Hemmers; you're not alone. I've only listened to Small Gods as read by Tony Robinson but it has failed to inspire me into wanting to read the book. I will, at some point, but only once there's nothing good left.

In other random news I have a Kindle (whooooooo!) but the footnotes in Maurice aren't coming up properly :( I feel robbed! I love TP's footnotes.
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Re: Best and Worst Discworld

Postby Zohar » Sat Dec 11, 2010 8:52 am UTC

Huh. I haven't read all of Discworld, probably around half, but Small Gods is my definite favorite of them all.
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Re: Best and Worst Discworld

Postby podbaydoor » Mon Apr 04, 2011 1:04 am UTC

I just re-read Night Watch, read Monstrous Regiment, and re-read Thud, currently working on Jingo. Yeah...I would just like to take this moment and re-affirm my raging crush on Sam Vimes. And honestly, I think Night Watch is hands-down the most wide-ranging novel with the best depth of plot and characterization. I think the only other book that took its subject so seriously and darkly was Small Gods. I wonder if there are any in-universe groupies for "those damn Coper Barstuds" because if there were, I'd be one of them.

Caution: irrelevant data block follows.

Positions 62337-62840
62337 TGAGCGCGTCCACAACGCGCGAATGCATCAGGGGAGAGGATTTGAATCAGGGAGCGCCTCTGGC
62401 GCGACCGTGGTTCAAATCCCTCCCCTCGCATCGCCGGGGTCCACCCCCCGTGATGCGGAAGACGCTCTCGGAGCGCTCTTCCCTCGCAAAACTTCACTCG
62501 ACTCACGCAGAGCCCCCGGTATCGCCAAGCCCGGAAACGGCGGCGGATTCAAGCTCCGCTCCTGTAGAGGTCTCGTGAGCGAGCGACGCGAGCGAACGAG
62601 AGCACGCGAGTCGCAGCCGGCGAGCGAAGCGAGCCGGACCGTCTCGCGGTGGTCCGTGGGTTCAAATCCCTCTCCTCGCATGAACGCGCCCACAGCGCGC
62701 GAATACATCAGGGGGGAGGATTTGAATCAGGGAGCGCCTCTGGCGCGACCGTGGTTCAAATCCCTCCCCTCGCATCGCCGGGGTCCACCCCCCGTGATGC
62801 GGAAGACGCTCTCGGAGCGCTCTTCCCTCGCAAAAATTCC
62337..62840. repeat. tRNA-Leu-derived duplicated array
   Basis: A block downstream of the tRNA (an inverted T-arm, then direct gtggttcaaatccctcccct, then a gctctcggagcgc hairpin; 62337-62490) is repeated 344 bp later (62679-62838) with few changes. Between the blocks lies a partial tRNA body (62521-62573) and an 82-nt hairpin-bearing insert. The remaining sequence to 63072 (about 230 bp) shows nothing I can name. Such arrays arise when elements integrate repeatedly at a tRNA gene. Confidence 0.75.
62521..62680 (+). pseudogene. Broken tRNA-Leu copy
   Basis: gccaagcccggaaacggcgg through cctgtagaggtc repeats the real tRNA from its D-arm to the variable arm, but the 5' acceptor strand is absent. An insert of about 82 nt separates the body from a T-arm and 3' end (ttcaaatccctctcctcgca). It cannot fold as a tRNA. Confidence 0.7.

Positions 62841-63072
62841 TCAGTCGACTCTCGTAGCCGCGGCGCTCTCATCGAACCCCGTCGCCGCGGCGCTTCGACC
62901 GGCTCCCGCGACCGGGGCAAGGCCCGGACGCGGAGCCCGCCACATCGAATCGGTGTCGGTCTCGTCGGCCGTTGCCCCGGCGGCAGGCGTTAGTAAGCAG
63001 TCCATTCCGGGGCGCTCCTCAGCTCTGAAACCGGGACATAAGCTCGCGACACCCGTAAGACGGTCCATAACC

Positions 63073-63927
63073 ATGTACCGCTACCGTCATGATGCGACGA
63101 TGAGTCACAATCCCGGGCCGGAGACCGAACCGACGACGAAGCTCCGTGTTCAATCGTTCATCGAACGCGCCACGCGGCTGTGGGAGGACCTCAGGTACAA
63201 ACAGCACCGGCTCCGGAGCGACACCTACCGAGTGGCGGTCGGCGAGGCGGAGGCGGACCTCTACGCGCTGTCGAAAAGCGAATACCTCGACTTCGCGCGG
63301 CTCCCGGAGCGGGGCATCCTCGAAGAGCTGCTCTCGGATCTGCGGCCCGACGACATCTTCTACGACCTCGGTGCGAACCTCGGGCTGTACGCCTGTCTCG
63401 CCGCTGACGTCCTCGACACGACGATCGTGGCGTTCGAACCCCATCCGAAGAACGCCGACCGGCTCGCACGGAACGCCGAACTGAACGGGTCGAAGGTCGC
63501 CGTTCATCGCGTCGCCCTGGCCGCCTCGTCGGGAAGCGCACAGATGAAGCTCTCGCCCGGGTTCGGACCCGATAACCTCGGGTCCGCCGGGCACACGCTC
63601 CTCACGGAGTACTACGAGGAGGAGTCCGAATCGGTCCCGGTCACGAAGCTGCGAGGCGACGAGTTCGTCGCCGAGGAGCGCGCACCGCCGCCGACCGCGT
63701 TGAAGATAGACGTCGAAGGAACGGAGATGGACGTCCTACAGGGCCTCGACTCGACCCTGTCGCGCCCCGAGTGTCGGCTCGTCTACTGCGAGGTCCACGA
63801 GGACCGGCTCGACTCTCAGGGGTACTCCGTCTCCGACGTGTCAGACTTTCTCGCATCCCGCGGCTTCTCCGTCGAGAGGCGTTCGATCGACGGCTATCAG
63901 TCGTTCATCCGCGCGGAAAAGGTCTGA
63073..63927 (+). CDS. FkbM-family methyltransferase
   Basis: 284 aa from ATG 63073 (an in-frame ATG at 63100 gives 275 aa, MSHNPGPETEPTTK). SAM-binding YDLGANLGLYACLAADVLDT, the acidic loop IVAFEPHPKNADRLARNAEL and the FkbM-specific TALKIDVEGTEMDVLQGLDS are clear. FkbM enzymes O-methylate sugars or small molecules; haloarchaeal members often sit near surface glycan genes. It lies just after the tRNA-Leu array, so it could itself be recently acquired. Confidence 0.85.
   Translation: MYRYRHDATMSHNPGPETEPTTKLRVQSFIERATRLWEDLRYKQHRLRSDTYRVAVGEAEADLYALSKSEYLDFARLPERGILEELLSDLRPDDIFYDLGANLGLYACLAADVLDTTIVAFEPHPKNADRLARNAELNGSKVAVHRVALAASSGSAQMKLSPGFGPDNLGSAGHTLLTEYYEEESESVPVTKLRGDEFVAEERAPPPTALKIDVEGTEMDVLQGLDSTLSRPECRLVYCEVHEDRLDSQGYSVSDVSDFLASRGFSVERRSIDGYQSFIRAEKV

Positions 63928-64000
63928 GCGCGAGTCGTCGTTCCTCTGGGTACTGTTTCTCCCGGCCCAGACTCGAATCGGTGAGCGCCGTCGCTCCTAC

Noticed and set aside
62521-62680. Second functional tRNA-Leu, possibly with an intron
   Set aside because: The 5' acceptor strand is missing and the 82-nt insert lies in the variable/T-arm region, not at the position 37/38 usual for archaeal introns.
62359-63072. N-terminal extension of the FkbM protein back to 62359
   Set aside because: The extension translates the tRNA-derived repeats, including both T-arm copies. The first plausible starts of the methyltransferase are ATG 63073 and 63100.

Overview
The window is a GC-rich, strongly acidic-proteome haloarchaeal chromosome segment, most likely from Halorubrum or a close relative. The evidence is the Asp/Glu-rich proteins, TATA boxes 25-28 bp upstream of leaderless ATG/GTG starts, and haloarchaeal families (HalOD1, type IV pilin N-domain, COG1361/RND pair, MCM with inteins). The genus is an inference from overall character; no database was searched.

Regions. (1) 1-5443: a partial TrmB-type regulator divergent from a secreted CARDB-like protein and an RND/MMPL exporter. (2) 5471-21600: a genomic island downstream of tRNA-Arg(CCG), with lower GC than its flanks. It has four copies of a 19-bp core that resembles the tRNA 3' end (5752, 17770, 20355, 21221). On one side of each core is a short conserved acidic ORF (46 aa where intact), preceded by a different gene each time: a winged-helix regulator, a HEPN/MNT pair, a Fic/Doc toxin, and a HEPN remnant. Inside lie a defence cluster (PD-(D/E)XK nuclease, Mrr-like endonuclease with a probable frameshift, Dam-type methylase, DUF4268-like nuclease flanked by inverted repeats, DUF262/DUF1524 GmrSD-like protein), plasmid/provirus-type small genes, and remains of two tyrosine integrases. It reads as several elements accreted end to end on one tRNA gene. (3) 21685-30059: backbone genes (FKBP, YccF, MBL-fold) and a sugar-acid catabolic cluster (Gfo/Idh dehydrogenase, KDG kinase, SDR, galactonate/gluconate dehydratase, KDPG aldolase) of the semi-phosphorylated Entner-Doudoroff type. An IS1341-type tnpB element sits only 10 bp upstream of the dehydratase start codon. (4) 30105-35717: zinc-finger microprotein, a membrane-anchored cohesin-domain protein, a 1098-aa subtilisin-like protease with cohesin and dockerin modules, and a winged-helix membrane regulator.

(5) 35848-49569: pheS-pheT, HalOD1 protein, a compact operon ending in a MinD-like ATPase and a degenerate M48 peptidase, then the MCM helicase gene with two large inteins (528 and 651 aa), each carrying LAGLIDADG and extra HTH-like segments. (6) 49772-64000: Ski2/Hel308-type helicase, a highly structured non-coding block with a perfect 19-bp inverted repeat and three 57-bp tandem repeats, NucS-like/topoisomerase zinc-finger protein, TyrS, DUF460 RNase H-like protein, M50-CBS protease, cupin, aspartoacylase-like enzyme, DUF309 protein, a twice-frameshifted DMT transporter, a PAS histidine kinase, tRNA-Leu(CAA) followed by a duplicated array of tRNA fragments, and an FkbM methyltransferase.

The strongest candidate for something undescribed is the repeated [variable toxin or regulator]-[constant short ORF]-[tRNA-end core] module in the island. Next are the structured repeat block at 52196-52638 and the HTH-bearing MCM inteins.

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Re: Best and Worst Discworld

Postby GraphiteGirl » Mon Apr 04, 2011 3:24 am UTC

podbaydoor wrote:my raging crush on Sam Vimes

Why am I not surprised that this came from Oregonaut's girlfriend? :P